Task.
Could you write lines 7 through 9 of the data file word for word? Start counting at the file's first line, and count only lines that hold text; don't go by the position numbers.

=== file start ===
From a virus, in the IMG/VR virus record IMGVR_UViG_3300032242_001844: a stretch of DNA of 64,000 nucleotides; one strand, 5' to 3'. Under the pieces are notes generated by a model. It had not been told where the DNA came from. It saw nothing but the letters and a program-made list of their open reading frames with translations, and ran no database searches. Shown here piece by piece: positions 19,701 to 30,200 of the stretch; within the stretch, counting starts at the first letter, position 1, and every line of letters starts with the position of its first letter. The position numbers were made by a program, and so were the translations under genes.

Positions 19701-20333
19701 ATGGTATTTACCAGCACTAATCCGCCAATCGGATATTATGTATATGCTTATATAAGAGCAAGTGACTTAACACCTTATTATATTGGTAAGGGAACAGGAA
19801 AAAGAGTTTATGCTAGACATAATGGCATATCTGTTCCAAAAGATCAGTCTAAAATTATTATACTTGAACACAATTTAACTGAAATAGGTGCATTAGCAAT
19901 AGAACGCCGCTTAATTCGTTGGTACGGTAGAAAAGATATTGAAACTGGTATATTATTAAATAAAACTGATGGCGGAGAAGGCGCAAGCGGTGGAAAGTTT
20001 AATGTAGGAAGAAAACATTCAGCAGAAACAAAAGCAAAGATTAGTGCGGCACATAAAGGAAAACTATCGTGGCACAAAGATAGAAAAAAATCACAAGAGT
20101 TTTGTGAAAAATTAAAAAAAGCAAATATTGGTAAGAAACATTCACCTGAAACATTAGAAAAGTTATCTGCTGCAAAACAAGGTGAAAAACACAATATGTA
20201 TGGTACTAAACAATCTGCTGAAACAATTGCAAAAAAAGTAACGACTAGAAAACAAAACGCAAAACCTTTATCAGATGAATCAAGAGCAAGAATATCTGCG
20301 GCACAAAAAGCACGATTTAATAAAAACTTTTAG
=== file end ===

20101 TTTGTGAAAAATTAAAAAAAGCAAATATTGGTAAGAAACATTCACCTGAAACATTAGAAAAGTTATCTGCTGCAAAACAAGGTGAAAAACACAATATGTA
20201 TGGTACTAAACAATCTGCTGAAACAATTGCAAAAAAAGTAACGACTAGAAAACAAAACGCAAAACCTTTATCAGATGAATCAAGAGCAAGAATATCTGCG
20301 GCACAAAAAGCACGATTTAATAAAAACTTTTAG